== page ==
Go between east and west
Starting off as a student at the Beijing Foreign Studies University, Mingxing Su soon became a diplomat for science and technology cooperation between east and west—a broker for science and technology projects on international scale.
After having passed several training programs on economic management and intellectual property right management in Korea and Singapore, Mingxing worked for the Department of International Cooperation of the Ministry of Science & Technology of China (MOST) with his initial portfolio covering science and technology exchange and cooperation programs between China and the United States. Then, in 2000, Mingxing himself packed the suitcase and travelled west, to Washington D.C., serving as Second Secretary in the Science & Technology Office of the Chinese Embassy. Four years later Mingxing boarded the plane back to Beijing to work as the Deputy Director of the Division of International Organizations and Conferences in the Department of International Cooperation of MOST.
At that time, the Director of that division was Luo Delong, now the Executive Deputy Director-General of the Chinese Domestic Agency, who had led the ITER negotiations between his country and other Parties since 2003. While Mr. Luo was charged to build up the ITER China office, the predecessor of the Chinese Domestic Agency, Mingxing was once more sent to the new world, France, after personal involvements in the process of the negotiations. He arrived in Cadarache in November 2006, just a few days prior to the signing of the ITER Agreement at the Elysee Palace in Paris.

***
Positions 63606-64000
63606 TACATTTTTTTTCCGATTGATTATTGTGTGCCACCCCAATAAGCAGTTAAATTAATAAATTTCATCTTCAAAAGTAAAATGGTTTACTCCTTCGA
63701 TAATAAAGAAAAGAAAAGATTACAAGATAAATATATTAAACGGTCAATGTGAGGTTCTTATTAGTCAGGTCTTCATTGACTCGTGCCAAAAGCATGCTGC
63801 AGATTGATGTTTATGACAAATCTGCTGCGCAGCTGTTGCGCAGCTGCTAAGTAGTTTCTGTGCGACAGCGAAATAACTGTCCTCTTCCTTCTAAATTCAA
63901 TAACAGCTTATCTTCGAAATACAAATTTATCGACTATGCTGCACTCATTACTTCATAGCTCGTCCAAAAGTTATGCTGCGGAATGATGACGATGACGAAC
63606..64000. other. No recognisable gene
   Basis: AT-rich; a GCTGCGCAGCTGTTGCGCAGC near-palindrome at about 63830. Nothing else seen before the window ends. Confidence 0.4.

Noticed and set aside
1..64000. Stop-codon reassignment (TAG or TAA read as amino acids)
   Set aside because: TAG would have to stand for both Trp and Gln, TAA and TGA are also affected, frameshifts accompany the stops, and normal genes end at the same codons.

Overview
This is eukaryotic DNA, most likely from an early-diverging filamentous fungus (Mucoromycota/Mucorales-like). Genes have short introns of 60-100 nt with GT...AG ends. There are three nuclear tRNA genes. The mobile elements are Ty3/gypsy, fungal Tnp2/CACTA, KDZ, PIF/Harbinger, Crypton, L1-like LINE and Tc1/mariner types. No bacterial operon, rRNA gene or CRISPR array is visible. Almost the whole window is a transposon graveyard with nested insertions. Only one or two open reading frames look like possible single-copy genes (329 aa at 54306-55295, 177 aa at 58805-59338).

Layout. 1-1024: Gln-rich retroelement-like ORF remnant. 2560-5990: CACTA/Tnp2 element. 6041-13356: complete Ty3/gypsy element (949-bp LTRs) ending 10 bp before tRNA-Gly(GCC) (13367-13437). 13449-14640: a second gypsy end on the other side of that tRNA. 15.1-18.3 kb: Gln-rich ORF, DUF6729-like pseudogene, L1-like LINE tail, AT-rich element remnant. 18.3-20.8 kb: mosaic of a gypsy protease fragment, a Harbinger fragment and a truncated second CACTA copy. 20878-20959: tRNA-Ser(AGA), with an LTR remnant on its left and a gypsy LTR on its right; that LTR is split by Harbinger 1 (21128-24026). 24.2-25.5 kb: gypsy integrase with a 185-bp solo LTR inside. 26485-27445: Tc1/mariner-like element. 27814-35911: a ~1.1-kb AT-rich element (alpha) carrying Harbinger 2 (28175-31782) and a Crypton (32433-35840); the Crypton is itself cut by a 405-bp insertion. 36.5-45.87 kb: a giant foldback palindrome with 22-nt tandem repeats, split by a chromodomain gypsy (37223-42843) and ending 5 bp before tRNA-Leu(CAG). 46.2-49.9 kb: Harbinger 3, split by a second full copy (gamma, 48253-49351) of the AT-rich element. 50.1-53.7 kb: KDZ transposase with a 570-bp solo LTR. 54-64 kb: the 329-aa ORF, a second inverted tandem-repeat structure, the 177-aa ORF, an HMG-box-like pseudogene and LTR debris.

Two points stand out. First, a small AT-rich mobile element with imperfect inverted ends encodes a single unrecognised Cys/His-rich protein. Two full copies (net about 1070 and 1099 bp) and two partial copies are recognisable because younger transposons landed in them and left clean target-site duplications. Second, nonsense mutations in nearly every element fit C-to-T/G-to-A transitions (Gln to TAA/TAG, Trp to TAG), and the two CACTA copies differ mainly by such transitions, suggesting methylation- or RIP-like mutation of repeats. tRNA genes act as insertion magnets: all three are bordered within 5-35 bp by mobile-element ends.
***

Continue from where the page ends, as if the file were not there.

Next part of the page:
At ITER Mingxing serves as the Administrative Officer in the Office of the Director General. His main job includes the organization of weekly Senior Management Meetings and Monthly Progress Report, the reviewing of the documents and contracts requiring Director-General approval, and the preparation of materials and presentations for meetings and visits, for example this week—a visit to the Lawrence Livermore Laboratory in the US.
Sometimes he also takes a seat on the plane with the Director-General for visits to far east. "Yes, life here at ITER is certainly different to what I have experienced before," says Mingxing. "But it is challenging. And I am very proud to be part of this great project!"
Mingxing and his family found a home in Manosque like all other Chinese staff, which he describes as "very convenient." Very convenient ... meaning that his four-year-old daughter Meiyun, "beautiful cloud" in Chinese, can easily attend kindergarten of the International School, where she is learning Chinese, French and her favorite subject—drawing.
Writing a portrait about a colleague, no matter how long you have been working with him, often ends with a little surprise. Which comes as no surprise! What do we know about the person sitting on the other side of the office wall except for his origin and his profession? The fact that Mingxing as a Chinese is good at playing ping-pong is not necessarily striking.
But Mingxing has yet another passion as a good amateur player in Go chess, a 3,000-year-old game popular mainly in the far east. In contrast to the common chess board, Go has a big board, battle fields, and simple yet unique rules. While humans have been defeated by computers playing traditional chess, even supercomputers like Deep Blue still have a long way to go to beat Go. Mingxing will be happy to explain why this is so.
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